When Ralph Nader announced his candidacy, the knee-jerk response of many irate commentators was to write him off; Democrats and a good portion of independents were united against Bush, they argued, and Nader wouldn’t get anywhere near the 2.7 percent of the vote that he captured in 2000.
Last night, however, the Associated Press released a poll it commissioned from Ipsos Public Affairs that indicated Nader had the support of 6 percent of 771 registered voters interviewed.
That figure was so out of alignment with expectations that Campaign Desk decided to look further into this matter.
Here’s the question that Ipsos Public Affairs, on behalf of the AP, asked of the lucky 771:
If the election for president were held today and the candidates were George W. Bush, the Republican, and John Kerry, the Democrat, and Ralph Nader, the independent, for whom would you vote? Do you lean more toward Kerry or Bush or Nader?
And their answer:
Bush (with leaners): 46 percent
Kerry (with leaners): 45 percent
Nader (with leaners): 6 percent
Not sure: 2 percent
Only two percent of voters don’t know which way they’re leaning? Eight months before the election? Either the electorate is much better informed than we thought, or there’s a bias in the question.
David King says it’s the latter. King, the Director of Political Studies at the Kennedy School’s Institute of Politics, argues that the poll dramatically overstates how many Nader supporters are out there.
“They’re keying off the word ‘independent,’” says King. “This is a rejection of partisan labels. If you just gave them the names, Nader wouldn’t get anywhere near this kind of support. The wording suggests people were embracing the word ‘independent’ - not Ralph Nader.”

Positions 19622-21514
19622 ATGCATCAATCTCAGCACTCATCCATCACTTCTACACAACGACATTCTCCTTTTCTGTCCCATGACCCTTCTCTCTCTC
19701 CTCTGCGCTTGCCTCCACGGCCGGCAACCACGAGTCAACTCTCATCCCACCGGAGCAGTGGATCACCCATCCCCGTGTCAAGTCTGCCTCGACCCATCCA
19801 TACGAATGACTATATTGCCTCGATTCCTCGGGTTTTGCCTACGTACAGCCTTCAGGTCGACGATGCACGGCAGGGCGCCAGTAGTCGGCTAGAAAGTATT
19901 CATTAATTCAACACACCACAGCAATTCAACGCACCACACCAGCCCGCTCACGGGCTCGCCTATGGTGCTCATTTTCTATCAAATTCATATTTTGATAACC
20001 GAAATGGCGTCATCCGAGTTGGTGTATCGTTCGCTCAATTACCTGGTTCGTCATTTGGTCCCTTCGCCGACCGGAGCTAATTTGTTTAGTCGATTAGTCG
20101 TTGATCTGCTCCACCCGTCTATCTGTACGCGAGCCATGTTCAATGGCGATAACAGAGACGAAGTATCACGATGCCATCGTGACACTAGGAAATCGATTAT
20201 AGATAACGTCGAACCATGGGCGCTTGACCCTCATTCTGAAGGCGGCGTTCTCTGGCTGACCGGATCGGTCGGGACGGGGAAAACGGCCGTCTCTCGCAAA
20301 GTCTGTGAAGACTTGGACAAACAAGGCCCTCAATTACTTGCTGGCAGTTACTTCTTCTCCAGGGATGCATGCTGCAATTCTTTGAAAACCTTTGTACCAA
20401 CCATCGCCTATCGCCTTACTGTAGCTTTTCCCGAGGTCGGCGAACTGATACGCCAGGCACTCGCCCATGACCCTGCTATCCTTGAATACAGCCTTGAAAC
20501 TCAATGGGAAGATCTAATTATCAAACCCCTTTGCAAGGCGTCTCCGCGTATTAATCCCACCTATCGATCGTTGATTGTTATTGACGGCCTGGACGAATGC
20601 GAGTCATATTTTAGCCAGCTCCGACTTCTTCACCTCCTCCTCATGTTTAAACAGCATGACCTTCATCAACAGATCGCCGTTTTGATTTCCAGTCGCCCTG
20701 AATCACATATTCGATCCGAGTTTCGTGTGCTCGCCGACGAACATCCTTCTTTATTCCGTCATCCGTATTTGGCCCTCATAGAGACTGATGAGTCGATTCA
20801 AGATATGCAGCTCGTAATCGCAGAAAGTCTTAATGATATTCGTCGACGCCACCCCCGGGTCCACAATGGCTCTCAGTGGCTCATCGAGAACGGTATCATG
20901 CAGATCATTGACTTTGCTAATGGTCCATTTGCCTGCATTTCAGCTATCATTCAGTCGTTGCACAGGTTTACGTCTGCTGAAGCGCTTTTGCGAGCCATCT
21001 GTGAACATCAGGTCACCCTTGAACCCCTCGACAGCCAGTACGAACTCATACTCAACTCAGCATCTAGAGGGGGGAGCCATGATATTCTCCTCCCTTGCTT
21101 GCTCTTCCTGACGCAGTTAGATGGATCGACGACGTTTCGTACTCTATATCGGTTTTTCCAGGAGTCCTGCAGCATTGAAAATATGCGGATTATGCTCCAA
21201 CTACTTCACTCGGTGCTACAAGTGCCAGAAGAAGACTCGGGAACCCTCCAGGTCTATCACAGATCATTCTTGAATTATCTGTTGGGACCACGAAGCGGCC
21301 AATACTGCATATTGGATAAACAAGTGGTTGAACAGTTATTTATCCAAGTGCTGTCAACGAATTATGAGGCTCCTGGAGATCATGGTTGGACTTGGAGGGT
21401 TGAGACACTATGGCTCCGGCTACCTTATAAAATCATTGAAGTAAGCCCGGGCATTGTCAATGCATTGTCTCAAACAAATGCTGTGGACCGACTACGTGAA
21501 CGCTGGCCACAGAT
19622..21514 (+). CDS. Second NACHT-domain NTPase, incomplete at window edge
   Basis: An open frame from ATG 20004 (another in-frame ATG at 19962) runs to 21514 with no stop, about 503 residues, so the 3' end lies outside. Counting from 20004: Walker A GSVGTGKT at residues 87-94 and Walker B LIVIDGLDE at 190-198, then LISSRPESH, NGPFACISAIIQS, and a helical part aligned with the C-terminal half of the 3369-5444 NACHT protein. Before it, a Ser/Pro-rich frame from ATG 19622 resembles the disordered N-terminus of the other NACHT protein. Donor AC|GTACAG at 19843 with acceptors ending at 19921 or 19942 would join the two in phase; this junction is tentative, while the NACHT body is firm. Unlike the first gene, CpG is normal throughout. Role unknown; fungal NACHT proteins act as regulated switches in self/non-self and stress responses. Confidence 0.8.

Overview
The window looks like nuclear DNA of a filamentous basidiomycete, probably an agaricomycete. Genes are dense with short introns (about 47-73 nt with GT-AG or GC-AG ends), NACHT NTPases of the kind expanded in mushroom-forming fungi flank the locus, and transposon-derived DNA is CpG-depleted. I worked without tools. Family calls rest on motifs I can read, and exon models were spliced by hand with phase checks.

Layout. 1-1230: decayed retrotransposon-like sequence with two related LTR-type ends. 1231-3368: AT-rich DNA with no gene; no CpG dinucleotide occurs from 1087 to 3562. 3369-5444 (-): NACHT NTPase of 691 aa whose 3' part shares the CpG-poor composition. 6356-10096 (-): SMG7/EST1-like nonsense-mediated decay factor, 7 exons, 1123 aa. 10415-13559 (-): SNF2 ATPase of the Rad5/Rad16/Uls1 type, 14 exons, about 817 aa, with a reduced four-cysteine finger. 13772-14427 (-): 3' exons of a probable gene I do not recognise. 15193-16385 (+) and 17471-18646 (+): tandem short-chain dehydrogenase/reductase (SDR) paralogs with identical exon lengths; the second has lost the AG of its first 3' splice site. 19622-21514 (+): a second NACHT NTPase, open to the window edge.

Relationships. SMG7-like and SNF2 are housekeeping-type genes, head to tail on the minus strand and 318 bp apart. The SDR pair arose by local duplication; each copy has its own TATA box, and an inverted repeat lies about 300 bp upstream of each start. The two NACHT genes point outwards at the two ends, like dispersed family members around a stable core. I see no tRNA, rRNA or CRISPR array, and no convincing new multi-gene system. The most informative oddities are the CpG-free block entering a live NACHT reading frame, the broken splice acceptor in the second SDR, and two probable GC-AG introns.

Thom Riehle, the president of Ipsos Public Affairs, says King is off track.
“I think he’s wrong, and I’d be interested to see any evidence he’d have that people are responding to the word ‘independent,’” he says. “The format of the question has been used for thirty years, so it’s withstood the test of time.”
The media isn’t even raising the question, however; it’s too busy spinning doomsday-for-the-Democrats scenarios. The AP said that the poll “validat[ed] Democrats’ fears,” and on “Fox and Friends” this morning, anchor Steve Doocy referred to Democrats’ concerns about a Nader candidacy before telling viewers, “There’s a new poll out that suggests perhaps there could be something to that.”
Look for more reports sounding this refrain in coming days. According to a weary King, “This kind of thing happens all the time.”
Somehow, we don’t find that reassuring.